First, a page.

Two Kinds of Wisdom Who is wise and understanding among you? Let him show it by his good life, by deeds done in the humility that comes from wisdom. But if you harbor bitter envy and selfish ambition in your hearts, do not boast about it or deny the truth. Such "wisdom" does not come down from heaven but is earthly, unspiritual, of the devil. For where you have envy and selfish ambition, there you find disorder and every evil practice. But the wisdom that comes from heaven is first of all pure; then peace-loving, considerate, submissive, full of mercy and good fruit, impartial and sincere. Peacemakers who sow in peace raise a harvest of righteousness.

I stand by what I have written before because I have learned a great deal from the Reverend Dr. Wright. But like Obama, I am angry and saddened that this wise, hip and savvy man let his ego and tongue get the best of him - and it tarnished a decent soul in the process. Hang tough, Barack, it may be Friday, but Sunday is coming!

Monday, April 28, 2008

And so it continues...

As the controversy and angst continues in the wake of Brother Obama's campaign and the Reverend Dr. Jeremiah Wright's comments (see the media furor over Jeremiah's comments over this weekend at the NAACP and National Press Corps) I thought back to the origin of this blog: BB King and U2's song, "When Love Comes to Town." This song was written for a Black man by 4 White Irish boys from Dublin - but it is grounded in respect and tenderness - and when both artists perform it separately, it sounds very different. But when they do it TOGETHER... man, it is a blessing! It made me think of what Dr. King said about speaking out - and living out - for the truth.

It also hit me that nothing communicates like seeing the difference in these songs:

Check it out: Black and White together:

White Boys Alone:

B.B. King on his own:

To be sure, each version has a charsim of its own.. but for my money it works best when U2 and B.B. King do it TOGETHER.

No wonder the scripture tell us that in Christ we are neither male nor female, Jew nor Gentile, slave nor free... and dare I add Gay nor Straight, Black nor White, Male or Female, Republican nor Democrat... we are children of God. So, let the pundits piss and moan - let them try to pull us apart - just know this moment calls us to STAND TOGETHER. So whether the media - or even the candidates - get it: we shall overcome! From the time I was a small child until today I have always found solace, hope and succor in this song... it is my prayer for this moment in time.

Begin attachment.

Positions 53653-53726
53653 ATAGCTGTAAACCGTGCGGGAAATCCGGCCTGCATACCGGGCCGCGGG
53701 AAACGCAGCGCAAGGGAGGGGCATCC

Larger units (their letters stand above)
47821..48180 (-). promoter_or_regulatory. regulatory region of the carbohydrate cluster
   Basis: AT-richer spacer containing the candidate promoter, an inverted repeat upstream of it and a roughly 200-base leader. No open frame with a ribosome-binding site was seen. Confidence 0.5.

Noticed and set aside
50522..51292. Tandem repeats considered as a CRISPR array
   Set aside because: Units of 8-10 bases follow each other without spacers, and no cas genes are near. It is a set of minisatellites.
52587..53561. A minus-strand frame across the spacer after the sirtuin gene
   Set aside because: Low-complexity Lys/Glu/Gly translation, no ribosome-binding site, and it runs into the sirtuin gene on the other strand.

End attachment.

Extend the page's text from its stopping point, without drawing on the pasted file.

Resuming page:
So take a long, loving listen to this blast from the past and then get ready for the long walk - because now that we have opened the door on talking about the REAL differences between the dominant culture and the forgotten American people of color... it is going to be a hell of a ride and we need to stand together!

Saturday, April 26, 2008

God can make a way where there is no way

Last night I watched an old media friend, Bill Moyers, talk deeply, quietly and honestly (what a blessed change of pace) with another old spiritual friend, the Reverend Dr. Jeremiah Wright. Like many I have felt wounded by the way Dr. Wright has been villified of late. (Go to the PBS interview by clicking on this site:
You see, I have known the Reverend Wright since before my ordination 26 years ago - not well, to be sure - but when I was a young pastor in the Michigan Conference of the United Church, Jeremiah came and shared his story, wisdom and reflections with a number of urban clergy over a two day retreat. When I was doing urban ministry in Cleveland, Ohio I regularly heard updates about Jeremiah's remarkable ministry in Chicago, I heard him preach the closing sermon of our General Synod in 1985; and later, after I had become a strong ally with the African American clergy and community through my work as the Vice President of the Cleveland Board of Education, I studied with him (and other Black clergy) in a midweek Bible study in which I was the only white clergy invited. What's more, I have met and worked with young ministers raised up and trained in Dr. Wright's church - Trinity United Church of Christ in Chicago - and know them to be clergy of the highest integrity as well as the most able to build strong, faithful and transformative congregations in the African American community.

So, to watch how both the Clinton/McCain campaigns have cherry picked sound bites designed to malign Dr. Wright in the hopes of discrediting Senator Obama, and, to listen to the media's constant misinterpretation of both African American preaching as well as the real relationship between a pastor and her/his congregation has been heartbreaking. It doesn't matter if it is Fox Noise or Chris Matthews: they get this whole thing SOOO wrong that I am often filled with tears.

But Dr. Wright said something last night during the Moyers interview that put this whole ugly episode into the perspective of true faith. He briefly alluded to the story of Joseph in the book of Genesis (see Genesis 37-50 for the details) noting that "God can work evil into good." That is, sometimes those things that look and feel evil and hurtful to us - and are evil and hurtful in the moment - can also be used by God (and sometimes may even come from God) to work out a greater good. Dr. Wright pointed to Barack Obama's beautiful speech on race relations as one of the good things that have come out of his recent vilification. A deeper national conversation on our truest hopes and dreams about America, racial diversity and compassion is yet another blessing to come from this hatred.